The budget would give the U.S. federal government--already the world's biggest IT spender--a $50 billion IT budget next year if approved by Congress. Federal IT spending grew from $32.9 billion in 1999 to $45 billion in 2002, according to the Office of Management and Budget.
Increasing IT expenditures would support the nation's war on terrorism, its homeland security efforts and an ongoing attempt to streamline government operations, according to the proposal. It's also ato the beleaguered computer industry, which had seen a dramatic decline in business last year as companies tightened purse strings on corporate spending.
"It's extremely encouraging that this administration is putting this type of emphasis on information technology," said Bob Cohen, a senior vice president at the Information Technology Association of America, a high-tech trade group.
The proposal includes a 60 percent increase on computer security spending, according to the ITAA. After the Sept. 11 terrorist attacks, President BushRichard Clarke as a cyberspace security adviser. Clarke has building a completely separate Internet for government use only to protect the government from hackers and viruses that plague the public Web. Experts say the project, called GovNet, could cost billions because it would run on a completely different network infrastructure.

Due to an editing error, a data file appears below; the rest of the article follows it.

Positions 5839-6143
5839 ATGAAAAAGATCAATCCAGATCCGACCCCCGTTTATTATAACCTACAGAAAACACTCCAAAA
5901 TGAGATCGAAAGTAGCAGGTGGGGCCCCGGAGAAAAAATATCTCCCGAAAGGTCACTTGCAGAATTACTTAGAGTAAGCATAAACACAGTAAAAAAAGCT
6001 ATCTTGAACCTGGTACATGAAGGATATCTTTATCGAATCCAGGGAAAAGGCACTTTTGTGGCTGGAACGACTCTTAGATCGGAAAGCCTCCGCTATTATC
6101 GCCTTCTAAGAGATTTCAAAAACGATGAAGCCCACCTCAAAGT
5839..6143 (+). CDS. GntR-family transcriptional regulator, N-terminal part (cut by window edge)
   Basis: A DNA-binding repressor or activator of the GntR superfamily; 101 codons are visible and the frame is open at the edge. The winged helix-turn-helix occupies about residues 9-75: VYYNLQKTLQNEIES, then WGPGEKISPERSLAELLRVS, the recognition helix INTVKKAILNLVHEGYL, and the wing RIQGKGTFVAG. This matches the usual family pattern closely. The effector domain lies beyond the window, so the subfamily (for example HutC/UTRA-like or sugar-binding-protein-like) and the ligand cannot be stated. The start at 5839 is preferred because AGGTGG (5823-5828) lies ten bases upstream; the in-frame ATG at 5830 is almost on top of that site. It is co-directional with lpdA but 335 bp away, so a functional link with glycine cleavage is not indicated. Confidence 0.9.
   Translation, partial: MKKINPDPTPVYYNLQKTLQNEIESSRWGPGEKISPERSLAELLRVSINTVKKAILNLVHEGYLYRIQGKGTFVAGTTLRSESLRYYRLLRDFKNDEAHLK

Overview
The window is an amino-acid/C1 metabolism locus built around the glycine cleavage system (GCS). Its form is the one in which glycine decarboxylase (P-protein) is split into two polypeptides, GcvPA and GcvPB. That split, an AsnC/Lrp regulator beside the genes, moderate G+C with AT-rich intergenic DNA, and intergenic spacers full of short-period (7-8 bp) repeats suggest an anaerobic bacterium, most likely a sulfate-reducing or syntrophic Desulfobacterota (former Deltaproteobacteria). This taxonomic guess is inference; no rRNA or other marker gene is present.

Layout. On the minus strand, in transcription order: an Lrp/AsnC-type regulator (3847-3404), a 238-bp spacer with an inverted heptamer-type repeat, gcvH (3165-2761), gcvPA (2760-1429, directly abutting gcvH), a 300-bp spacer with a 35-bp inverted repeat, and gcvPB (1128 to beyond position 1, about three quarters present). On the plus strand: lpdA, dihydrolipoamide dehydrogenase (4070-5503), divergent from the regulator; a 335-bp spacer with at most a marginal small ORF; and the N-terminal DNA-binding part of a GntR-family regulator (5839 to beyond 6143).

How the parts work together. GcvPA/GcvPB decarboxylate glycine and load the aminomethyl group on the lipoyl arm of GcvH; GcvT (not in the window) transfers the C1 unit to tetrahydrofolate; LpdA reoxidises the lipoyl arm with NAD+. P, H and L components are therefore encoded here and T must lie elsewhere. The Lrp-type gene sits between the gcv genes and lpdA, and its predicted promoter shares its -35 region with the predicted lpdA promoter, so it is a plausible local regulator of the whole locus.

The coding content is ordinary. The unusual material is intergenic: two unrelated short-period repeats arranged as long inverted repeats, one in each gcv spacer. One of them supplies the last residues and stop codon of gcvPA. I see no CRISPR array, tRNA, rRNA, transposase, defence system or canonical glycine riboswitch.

The administration also seeks to reform the way the government manages its IT budget, shifting the imperative from projects that automate existing operations, to those that improve the quality of government services and eliminate redundant computer systems.
The budget proposal is subject to congressional review before it's made final and is likely to emerge with significant changes. Nevertheless, the public sector may be one of the few bright spots in the IT sector this year. U.S. businesses slashed IT budgets last year and, by all estimates, remain conservative in their spending this year.
"The federal marketplace looks like a much more attractive market in the sense that projects will actually be carried through and won't be terminated because of the economy," Cohen said.